We have relied essentially on natural gas for the generation of electricity. This has created a lot of problems for the nation, particularly when gas supply is disrupted…Virtually all the developed and emerging countries…rely heavily on coal for electricity generation, and our own coal is better than theirs” –Dr Ogonnaya Onu, Minister of Science and Technology.
The next governorship election in Ekiti State is not due until 2018; yet, the state is already agog as combatants prime themselves up for vantage positions ahead of time. For Ekiti PDP, perpetuating itself “is a task that must be done,” to borrow the words of erstwhile military Head of State, Yakubu Gowon. The name of the game everywhere is installing someone to watch over one’s back and cover one’s tracks. Witness ongoing shenanigans in Edo State, with Ondo threatening to follow suit. My grandmother said no matter how smart or careful you are, your head must shake on your neck when you walk. Chief Alex Akinyele once put it differently: if a finger is dipped deep down enough into anyone’s anus, it will contact faeces. In other words, no one is perfect. Hence, the preoccupation by leaders to plant surrogates; but, in reality, it seldom works.
Godsons and godfathers have stripped themselves naked before our very eyes. In places where it appeared to have worked – like Lagos and Kano – there were scars recently, but they quickly firmed the lid on the can of worms before much damage was done! Conversely, APC is bent on regaining power in Ekiti. Since they believe “federal might” railroaded Fayose into office under ex-President Goodluck Jonathan, you can also expect full “federal might” against Fayose. One thing we cannot say for now is whether APC, too, will leverage on its own “ONSA money” to aid the party’s electoral conquest of Ekiti!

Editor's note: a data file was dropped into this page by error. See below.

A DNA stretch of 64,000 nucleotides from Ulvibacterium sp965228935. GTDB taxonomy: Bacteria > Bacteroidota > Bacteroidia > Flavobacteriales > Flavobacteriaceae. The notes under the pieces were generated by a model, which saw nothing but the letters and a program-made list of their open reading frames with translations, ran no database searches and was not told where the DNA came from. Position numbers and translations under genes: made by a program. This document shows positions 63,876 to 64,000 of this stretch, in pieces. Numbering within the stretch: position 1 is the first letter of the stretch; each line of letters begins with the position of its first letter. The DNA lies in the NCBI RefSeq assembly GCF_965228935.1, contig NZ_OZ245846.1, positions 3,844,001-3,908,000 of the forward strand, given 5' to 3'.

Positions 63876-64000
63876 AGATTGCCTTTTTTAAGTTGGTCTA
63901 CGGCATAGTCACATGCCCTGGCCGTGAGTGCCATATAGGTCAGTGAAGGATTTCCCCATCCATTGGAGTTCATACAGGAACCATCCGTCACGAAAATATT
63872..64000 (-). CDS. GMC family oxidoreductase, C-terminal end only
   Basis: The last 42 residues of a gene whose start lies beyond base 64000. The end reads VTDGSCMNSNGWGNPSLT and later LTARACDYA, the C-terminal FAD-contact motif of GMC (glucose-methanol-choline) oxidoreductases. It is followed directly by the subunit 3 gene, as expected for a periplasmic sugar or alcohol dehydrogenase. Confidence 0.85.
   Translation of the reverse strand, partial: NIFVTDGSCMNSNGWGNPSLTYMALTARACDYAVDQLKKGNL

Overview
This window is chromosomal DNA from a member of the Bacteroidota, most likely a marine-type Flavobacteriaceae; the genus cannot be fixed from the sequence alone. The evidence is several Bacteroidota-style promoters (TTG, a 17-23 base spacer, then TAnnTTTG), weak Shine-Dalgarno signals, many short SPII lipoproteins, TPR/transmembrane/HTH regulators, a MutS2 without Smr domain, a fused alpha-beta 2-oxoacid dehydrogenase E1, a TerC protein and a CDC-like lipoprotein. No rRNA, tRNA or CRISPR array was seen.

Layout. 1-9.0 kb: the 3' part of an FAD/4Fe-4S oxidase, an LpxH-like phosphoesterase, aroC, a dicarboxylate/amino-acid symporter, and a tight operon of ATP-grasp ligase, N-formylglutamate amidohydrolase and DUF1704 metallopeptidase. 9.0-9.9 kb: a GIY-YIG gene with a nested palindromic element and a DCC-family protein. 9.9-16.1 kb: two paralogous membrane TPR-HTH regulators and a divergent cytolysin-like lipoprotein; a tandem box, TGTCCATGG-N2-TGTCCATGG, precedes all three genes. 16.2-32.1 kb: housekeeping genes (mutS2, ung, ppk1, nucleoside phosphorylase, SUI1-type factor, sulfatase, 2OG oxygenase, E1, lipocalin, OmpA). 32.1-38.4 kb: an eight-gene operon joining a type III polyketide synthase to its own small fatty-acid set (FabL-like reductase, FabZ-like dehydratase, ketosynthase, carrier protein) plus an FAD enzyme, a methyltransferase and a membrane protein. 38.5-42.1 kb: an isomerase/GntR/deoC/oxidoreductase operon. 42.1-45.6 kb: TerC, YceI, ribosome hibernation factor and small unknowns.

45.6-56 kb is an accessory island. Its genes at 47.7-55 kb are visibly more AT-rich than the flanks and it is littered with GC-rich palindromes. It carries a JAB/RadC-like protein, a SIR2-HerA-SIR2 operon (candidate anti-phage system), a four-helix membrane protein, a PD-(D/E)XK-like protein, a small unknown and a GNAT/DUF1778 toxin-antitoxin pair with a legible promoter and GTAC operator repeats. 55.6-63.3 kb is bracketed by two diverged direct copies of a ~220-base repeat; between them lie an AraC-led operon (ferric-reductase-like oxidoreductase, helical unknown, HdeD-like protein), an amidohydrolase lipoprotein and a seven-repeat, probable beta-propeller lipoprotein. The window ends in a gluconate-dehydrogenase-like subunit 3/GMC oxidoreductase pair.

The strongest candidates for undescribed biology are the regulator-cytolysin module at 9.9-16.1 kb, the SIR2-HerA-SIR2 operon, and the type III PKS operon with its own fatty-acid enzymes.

Ekiti politicians are a conglomeration of strange bedfellows; cats and dogs, so to say. Plotting the graph of shifting alliances in Ekiti is Herculean: the leaders are friends today but enemies tomorrow; enemies today but friends tomorrow. “Ekiti Kete”; “Kete Ekiti.” They are sophists and masters of subterfuge. And like a sheep led to the slaughter, they lead the simple-minded astray. One time, it was Segun Oni + Fayose against Fayemi; then it shifted to Fayemi + Fayose against Segun Oni. Once upon a time, Opeyemi Bamidele, Babafemi Ojudu and Dele Alake fought a fight-to-finish over the Ekiti Central senatorial ticket. The battle was so fierce that their common godfather, the Jagaban Borgu, took cover. Eventually, the ticket was given to Ojudu while Opeyemi reluctantly cooled his heels in the House of Representatives. That “war” gave rise to what seemed like an eternal enmity between Ojudu and Opeyemi. It is said that Fayemi as governor sided with Ojudu; so it was Opeyemi versus Ojudu+ Fayemi. The battle led to the madness that ripped the then Ekiti ACN in two, with Opeyemi eventually pulling out to join Labour Party. Rumours had it that Opeyemi agreed working relationship with Fayose to teach Fayemi a lesson; so, it was Opeyemi +Fayose versus Fayemi. Opeyemi eventually played the role of a spoiler. “If the rat will not eat the beans…” and Fayemi lost the election to Fayose.